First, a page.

In the latest attempt by anti-shale activists to obscure the facts and disregard evidence, a group called “The Mother’s Project” recently sponsored an ad in the New York Times calling on First Lady Michelle Obama to do whatever she can to “hit the pause button” on hydraulic fracturing.
The group – which was founded by none other than Angela Monti Fox, the mother of Gasland director Josh Fox – alleges that hydraulic fracturing is causing irreversible environmental damage. One of the activists with the group, Sonia Skakich-Scrima, had this to say about the process:
We’re seeing impacts to ground and surface water across the country and in Colorado. Those you can’t fix, they’re not fixable.
It’s unclear who she is referencing by saying “we,” but she’s certainly not referring to state regulators, the U.S. Environmental Protection Agency, or scientists who have proper technical expertise.
As the saying goes, if it ain’t broke, don’t fix it. Here are a few examples why:
· Regulators from at least a dozen states – including Colorado – have affirmed that hydraulic fracturing is not contaminating water. In fact, Colorado’s Democratic Governor John Hickenlooper, himself a petroleum geologist by training, said recently: “It’s almost inconceivable that we would ever contaminate, through the fracking process, the groundwater.”
· EPA Administrator Lisa Jackson has stated publicly on numerous occasions that there is no evidence of water contamination from hydraulic fracturing. The EPA also recently released the results of its fourth set of water samples taken from the town of Dimock – a small town in northeast Pennsylvania featured in Gasland and constantly cited by activists as evidence of hydraulic fracturing contaminating ground water. EPA’s conclusion: there are no public health concerns with the water supply.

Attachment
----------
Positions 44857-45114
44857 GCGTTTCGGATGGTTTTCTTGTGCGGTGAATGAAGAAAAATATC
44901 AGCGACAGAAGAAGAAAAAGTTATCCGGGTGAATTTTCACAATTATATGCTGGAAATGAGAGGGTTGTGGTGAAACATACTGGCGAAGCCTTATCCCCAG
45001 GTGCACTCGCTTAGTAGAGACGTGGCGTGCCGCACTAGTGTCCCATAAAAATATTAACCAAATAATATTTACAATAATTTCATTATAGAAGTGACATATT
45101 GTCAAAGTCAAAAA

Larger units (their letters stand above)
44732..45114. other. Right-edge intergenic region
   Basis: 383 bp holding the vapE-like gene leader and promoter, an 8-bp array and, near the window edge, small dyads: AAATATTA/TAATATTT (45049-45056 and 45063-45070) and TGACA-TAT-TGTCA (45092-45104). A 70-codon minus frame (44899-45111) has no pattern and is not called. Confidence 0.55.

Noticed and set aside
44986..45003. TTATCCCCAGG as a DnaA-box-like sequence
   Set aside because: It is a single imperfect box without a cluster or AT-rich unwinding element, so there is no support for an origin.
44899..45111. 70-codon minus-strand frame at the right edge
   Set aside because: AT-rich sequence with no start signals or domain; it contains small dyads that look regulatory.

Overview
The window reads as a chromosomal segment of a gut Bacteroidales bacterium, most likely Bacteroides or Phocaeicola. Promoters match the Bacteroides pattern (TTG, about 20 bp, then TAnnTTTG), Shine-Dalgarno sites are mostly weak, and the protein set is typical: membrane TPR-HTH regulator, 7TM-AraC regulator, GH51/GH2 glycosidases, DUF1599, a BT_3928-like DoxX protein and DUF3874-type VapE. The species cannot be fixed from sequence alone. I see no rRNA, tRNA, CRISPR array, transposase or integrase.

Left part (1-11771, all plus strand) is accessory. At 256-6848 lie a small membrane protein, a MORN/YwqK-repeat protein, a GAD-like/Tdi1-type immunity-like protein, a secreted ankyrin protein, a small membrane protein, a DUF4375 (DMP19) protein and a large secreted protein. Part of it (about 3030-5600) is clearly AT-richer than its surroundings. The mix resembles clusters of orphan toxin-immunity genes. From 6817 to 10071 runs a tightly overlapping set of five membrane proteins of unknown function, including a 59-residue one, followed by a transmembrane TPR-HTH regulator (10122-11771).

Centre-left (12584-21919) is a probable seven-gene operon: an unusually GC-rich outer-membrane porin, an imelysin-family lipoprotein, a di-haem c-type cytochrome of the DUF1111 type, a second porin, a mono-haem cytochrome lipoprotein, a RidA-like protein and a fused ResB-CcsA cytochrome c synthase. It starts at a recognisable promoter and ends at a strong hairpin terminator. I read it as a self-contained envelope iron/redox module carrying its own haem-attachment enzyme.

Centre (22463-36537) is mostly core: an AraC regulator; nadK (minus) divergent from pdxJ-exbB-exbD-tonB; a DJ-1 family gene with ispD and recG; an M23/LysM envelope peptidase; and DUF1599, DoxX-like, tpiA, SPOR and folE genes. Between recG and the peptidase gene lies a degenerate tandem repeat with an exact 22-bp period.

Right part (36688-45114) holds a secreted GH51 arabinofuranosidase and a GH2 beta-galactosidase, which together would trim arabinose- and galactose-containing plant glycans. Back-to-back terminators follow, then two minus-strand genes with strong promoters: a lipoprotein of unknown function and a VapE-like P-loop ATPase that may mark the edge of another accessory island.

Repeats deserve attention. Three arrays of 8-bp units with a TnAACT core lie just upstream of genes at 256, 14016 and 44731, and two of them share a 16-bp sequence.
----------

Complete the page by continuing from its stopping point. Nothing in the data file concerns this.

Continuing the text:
· A comprehensive assessment from the University of Texas at Austin found there is “no evidence” that hydraulic fracturing is contaminating water. That same study also looked at media coverage of the issue, finding that two out of every three stories was decidedly negative in tone, and only about a third of all media reports actually referenced scientific data.
· Even when the Park Foundation hires a consultant to claim that somehow, some way, in the future, based on computer modeling, hydraulic fracturing could maybe possibly contaminate ground water, the scientific community immediately rebuts it.
The reason hydraulic fracturing doesn’t contaminate water is simple geology: the rock formations that separate ground water supplies and the formation where hydraulic fracturing will occur have kept hydrocarbons and other fluids trapped at depth for millions of years.
If they didn’t, then it wouldn’t be necessary to stimulate the wells. The notion that billions of tons of impermeable rock will now miraculously allow for upward migration of fluids may generate headlines and help activist groups fundraise, but it’s simply not based in reality.
Which brings us back to The Mother’s Project, which says it’s trying to create a public “groundswell” to “bring more attention to the issue.” To be fair, it’s perfectly legitimate for citizens to express concerns about development, and asking questions about potential impacts is hardly controversial. And those questions should be answered with scientific facts and hard evidence.
But when it comes to hydraulic fracturing, the facts are clear. It’s just unfortunate that citizen-action groups are uninterested in bringing “more attention” to them.
Other MR posts on shale-gas drilling:
Shale Gas: Cornell’s GHG Paper Continues to Attract Criticism (November 2, 2011)
Dear EPA: Why is Wind Okay and Shale Gas Not? (March 2, 2011)
Unconventional Gas Riles and Refigures the World Energy Market: The Oil Market (Part III: February 23, 2011)
Unconventional Gas Riles and Refigures the World Energy Market: The Pacific and Asia (Part II: February 17)
Unconventional Gas Riles and Refigures the World Energy Market: North America (Part I: February 16)